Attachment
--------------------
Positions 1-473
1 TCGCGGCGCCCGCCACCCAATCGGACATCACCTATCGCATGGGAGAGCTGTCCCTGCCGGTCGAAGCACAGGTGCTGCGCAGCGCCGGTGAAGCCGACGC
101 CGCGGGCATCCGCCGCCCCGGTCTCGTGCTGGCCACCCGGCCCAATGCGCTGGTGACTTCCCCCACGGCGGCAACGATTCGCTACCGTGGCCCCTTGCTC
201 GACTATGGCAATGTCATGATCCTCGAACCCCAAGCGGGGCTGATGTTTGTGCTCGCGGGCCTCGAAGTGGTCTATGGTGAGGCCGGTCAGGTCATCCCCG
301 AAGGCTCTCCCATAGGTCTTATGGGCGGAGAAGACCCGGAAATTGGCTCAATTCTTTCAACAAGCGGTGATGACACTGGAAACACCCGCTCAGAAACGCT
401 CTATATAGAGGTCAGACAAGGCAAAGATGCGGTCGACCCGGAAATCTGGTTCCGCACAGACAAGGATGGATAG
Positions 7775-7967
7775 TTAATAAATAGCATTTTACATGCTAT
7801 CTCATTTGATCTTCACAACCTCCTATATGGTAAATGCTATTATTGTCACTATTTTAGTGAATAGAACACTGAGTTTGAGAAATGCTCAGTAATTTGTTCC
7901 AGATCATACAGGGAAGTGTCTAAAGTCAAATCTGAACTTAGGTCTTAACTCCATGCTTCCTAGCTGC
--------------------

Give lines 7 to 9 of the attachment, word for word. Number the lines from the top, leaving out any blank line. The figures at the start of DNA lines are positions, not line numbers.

Positions 7775-7967
7775 TTAATAAATAGCATTTTACATGCTAT
7801 CTCATTTGATCTTCACAACCTCCTATATGGTAAATGCTATTATTGTCACTATTTTAGTGAATAGAACACTGAGTTTGAGAAATGCTCAGTAATTTGTTCC